As a peeling agent, salicylic acid shampoos, conditioners, and medications are available over the counter. 

The ingredient can help you soften dry patches, heal scaly areas, and make the skin much smoother with regular application.

Try Anti-Inflammatory Ingredients

Products with tea tree oil, aloe vera, apple cider vinegar, witch hazel, jojoba oil, and so on contain anti-inflammatory properties that can reduce redness and make the scalp feel soothed. 

These also have the ability to restore hydration and keep your soaps and shampoos from drying the skin even further.

Massage with a Soft Brush

Soft brush massages can improve blood circulation, exfoliate your skin, and relieve stress, which is also a contributor to dry patches and other hair-related issues. The bristles are also beneficial to remove excess oil and residue buildup.

If the condition gets serious enough that you are always uncomfortable or suspect an infection, it might be time to consult a dermatologist and start proper medication.

Natural Products to Keep the Scalp Hydrated

“Prevention is better than treatment” is not just an empty saying — it holds more than an ounce of water. If you don’t want to dive straight into over-the-counter medication, you can soothe dry patches with the help of natural products rich in hydrating, anti-inflammatory ingredients.

  • WOW’s Tea Tree Essential Oil serves multiple functions, one of them being fighting dandruff and dryness. Made from 100% pure tea tree oil, it’s widely known for having antimicrobial, antiviral, and antiseptic properties that prevent flakiness and keep your scalp properly nourished. You have the option of diluting a few drops in cold-pressed oil and massaging before bedtime or spraying it through a diffuser as a form of aromatherapy. This can also help with stress management, keeping your senses calm and peaceful.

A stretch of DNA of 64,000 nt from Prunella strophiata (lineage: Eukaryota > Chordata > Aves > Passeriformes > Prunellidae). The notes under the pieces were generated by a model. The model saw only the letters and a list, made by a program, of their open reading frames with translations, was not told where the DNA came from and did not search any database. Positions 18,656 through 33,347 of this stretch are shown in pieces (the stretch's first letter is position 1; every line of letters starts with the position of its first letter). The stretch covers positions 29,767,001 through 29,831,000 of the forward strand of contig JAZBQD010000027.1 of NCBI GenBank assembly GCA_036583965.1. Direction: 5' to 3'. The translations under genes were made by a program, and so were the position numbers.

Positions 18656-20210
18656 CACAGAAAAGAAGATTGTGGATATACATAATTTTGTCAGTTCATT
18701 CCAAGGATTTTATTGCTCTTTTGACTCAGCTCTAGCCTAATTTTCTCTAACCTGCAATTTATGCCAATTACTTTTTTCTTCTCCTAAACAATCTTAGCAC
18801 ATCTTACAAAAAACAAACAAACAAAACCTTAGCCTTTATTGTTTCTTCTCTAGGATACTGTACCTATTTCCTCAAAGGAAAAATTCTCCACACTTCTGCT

essential oils, tea tree essential oils

  • Containing jojoba and coconut oils, this Onion Black Seed Hair Oil has been concocted to relieve you of dry patches on the scalp. The jojoba content effectively moisturizes and reduces inflammation, while coconut brings antifungal and antibacterial properties that can keep infections at bay. Other benefits of the hair oil include replenishing the strength of your locks, making them smoother and silkier with each application.

While going to the doctor for dry patches might seem like an overreaction, it might be necessary if things get out of hand. 

However, if your condition is still in the initial stages or you want to prevent it from even happening, you can explore our range of paraben- and sulfate-free products that aim to care for your locks as organically as possible.

Sources:

https://www.webmd.com/skin-problems-and-treatments/psoriasis/scalp-psoriasis-treatment

https://www.healthline.com/health/skin/seborrheic-dermatitis#on-other-areas

https://www.healthline.com/health/home-remedies-for-dry-scalp#coconut-oil

https://www.medicalnewstoday.com/articles/320791

https://my.clevelandclinic.org/health/diseases/14403-seborrheic-dermatitis#management-and-treatment

https://www.webmd.com/skin-problems-and-treatments/psoriasis/scalp-psoriasis-vs-dandruff

https://www.mayoclinic.org/diseases-conditions/seborrheic-dermatitis/symptoms-causes/syc-20352710

https://www.healthline.com/health/scalp-conditions#conditions-by-type

Samina Siddique